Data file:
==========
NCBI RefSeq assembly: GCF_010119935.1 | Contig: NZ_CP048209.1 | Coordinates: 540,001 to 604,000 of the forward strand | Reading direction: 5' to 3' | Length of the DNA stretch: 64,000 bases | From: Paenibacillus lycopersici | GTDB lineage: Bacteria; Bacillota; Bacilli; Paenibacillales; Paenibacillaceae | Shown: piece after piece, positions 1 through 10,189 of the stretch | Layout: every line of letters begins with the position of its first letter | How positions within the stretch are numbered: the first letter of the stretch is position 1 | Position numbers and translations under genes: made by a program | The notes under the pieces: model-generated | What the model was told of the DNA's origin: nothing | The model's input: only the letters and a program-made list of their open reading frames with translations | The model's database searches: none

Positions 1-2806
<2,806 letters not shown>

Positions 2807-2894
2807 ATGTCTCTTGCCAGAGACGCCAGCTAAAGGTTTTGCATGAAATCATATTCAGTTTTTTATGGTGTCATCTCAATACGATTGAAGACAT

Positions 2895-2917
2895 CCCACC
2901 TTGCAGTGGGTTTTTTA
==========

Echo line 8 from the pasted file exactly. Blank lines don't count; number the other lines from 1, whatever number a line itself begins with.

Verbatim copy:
2901 TTGCAGTGGGTTTTTTA